If blogging had have been the thing to do in the 70's my mother could have filled reams of net-space on .

    Helpfully the time she took writing that blog would have given ME the opportunity to then go and stuff something else in my mouth…

    … the self perpetuating engine of blog posts.

    (Glad the little one is okay)

  15. "Propriety first!" Now THAT was a funny line. As a fellow Mormon(ish) guy (who swears too much), I'm always pleased to run across one of my brethren with an irreverent sense of humor. Looking forward to following your blog.

  16. Dude. When I was a kid I almost had my foot amputated by a diseased fish bone that was lodged in my toe. True story.

    I take your handful of tiny screws and raise you blood poisoning/near foot amputation.

    I turned out fine. My parents were great, but not the helicopter types. I think they would have been mortified to interrupt a church meeting than realize we put yet another piece of hardware in our mouths.

    My first child is coming in December. I think we have tool boxes accessible.

  17. I love you crazy Mormons. Maybe your next calling at church will be to aid/teach/instruct in the nursery.
    I remember having to call Poison Control one time when I was pregnant with my 2nd and my son got into my purse and was chewing through all the yummy Unisom and Vitamin B-12s I had in there for *not morning* ALL-DAY sickness.

  18. Is it horrible that I laughed so hard I had a hard time finishing the post? I knew she was okay or you wouldn't have blogged it.

    There have been other stories that I have heard about from fathers in preisthood. Mainly their small baby happens to toot very loudly interrupting prayer or spiritual moment. Haha.

    @Piper- you wouldn't happen to be in Illinois would you? There was a call from someone on their day in a life of blog about a mom that had their small child get into those same meds from their purse!

  19. I have to say that one thing I really miss about Mormon church (as opposed to Unitarian church or any other church for that matter) is how lax Mormons typically are about this type of thing happening during Sacrament meeting. It's like 'all in a day' for them. Mormons are uptight about a great many things. But not noisy children or vomit or children running and crawling about during services.
    My son vomited twice in Unitarian church. The first time it was out in the center of the place where they all congregate and the vomiting seemed to be for no good reason at all. Totally random. The second time it was in the bag of treats I had been asked to bring for coffee hour. (They were store bought treats that came in a plastic shell. Picking up goodies on the way to church and then serving them with coffee afterward is very un Mormon like but I digress…) I kept the treats in the container that was seemingly untouched by vomit and threw the other half away. But since my son had, at that point, barfed twice at Unitarian church, I felt he might be trying to tell me something. Something like: You know I'm going to be a young Republican and then Elders Quorum president when I grow up, right? This leftist hippie church you're taking me to is bullshit. You won't be able to drag me here forever.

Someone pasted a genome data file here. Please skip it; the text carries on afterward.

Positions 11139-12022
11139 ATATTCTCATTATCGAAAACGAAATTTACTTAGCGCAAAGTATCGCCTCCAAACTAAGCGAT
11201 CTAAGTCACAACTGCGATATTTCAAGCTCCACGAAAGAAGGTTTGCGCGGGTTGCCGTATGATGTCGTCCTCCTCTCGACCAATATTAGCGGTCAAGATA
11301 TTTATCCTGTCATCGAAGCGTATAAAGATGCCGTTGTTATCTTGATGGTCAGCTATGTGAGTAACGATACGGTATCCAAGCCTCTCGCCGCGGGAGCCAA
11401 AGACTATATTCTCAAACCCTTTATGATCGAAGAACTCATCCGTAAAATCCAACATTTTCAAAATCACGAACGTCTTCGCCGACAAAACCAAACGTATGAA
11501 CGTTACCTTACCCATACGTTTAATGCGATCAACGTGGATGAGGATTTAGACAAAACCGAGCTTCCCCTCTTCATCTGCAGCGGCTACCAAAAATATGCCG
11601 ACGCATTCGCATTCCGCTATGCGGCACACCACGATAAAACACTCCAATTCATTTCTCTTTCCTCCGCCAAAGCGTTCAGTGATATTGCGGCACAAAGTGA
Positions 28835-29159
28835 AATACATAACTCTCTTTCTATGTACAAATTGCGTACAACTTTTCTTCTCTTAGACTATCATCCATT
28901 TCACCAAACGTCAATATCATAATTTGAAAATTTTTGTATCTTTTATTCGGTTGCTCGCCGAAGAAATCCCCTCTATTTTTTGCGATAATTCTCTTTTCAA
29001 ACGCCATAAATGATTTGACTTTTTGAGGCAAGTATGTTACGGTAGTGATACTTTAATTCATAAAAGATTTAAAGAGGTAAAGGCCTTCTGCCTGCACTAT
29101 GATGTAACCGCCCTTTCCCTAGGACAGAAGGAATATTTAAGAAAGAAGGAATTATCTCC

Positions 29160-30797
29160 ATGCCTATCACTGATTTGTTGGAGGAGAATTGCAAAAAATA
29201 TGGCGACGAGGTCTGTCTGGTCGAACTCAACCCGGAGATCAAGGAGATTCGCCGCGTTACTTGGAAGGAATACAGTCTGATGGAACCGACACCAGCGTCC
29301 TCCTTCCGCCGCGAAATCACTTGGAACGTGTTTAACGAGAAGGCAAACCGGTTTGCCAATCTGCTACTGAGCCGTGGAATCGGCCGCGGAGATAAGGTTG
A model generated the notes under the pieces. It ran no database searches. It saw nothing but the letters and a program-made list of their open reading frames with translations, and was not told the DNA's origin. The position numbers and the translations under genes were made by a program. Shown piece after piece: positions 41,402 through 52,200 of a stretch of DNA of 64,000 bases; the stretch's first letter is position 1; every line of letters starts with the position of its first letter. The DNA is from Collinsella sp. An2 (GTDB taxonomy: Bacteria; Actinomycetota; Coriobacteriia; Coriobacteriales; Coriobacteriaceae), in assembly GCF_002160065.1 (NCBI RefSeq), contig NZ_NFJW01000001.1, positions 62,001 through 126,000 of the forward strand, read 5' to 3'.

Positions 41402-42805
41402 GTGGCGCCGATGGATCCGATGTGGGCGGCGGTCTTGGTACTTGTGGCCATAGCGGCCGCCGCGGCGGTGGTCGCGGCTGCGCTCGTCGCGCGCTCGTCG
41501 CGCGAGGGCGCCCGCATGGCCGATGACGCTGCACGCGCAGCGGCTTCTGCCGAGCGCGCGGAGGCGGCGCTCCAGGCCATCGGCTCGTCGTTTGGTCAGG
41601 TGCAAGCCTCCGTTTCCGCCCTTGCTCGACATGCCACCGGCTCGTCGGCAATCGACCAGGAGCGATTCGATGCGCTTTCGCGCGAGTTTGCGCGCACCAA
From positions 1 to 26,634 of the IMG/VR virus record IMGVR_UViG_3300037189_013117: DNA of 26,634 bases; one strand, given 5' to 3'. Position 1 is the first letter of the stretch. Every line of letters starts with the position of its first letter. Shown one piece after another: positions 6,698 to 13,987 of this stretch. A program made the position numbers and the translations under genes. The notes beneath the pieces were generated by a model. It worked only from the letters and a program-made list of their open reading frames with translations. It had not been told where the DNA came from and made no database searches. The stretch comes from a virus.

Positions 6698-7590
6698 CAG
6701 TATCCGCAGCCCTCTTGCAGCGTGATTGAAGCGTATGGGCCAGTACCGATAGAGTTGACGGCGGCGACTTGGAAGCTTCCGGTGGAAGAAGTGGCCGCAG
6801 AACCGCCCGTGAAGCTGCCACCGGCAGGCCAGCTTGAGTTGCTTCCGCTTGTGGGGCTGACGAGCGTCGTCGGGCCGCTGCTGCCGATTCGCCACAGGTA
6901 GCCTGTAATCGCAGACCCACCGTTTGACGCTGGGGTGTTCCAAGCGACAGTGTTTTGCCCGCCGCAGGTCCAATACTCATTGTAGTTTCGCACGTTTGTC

I would learn years later that my son has gastrointestinal problems associated with autism, so… phew. What a relief. I mean, not about the autism of course. Just an explanation for the vomiting that doesn't involve him becoming an Elders Quorum president.
    I should mention that the Unitarian church is carpeted, as are some Mormon gymnasiums, I suppose. But it didn't make cleaning up the vomit any easier.

  20. Our 2nd son went down the stairs in a walker – and then did it again once more in the same week. Last time we used a walker with any of our children. With 3 older siblings, it was not possible to keep that door closed. (this was 20+ yrs ago; he returns from his mission in 5 weeks!)

  21. Okay, but what I want to know is did the hymn book cart fall apart after so many screws were removed? That would have been a fitting end to this escapade.

  22. I locked Erin in the car one time (yes, the keys too and she was still strapped in her car seat) in 90 degree heat in New Jersey….lucky thing I was at AAA and they had one of those door unlocking thingys. FAIL

  23. I locked Erin in the car one time (yes, the keys too and she was still strapped in her car seat) in 90 degree heat in New Jersey….lucky thing I was at AAA and they had one of those door unlocking thingys. FAIL

  24. I am often surprised that child services haven't been called on me yet for all the things I allow my 2 year old to do. (Sitting in the shopping cart in a spot that is not considered safe with a seat belt is the first thing that comes to mind. There's also a host of facebook videos of my son doing funny things that some people would be shocked by.)